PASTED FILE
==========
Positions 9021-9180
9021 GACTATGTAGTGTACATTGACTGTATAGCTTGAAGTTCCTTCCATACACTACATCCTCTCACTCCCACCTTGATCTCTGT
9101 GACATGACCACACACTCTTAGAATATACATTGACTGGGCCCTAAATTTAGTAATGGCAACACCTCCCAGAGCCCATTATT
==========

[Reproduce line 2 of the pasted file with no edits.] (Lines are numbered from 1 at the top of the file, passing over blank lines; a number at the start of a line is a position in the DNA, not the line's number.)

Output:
9021 GACTATGTAGTGTACATTGACTGTATAGCTTGAAGTTCCTTCCATACACTACATCCTCTCACTCCCACCTTGATCTCTGT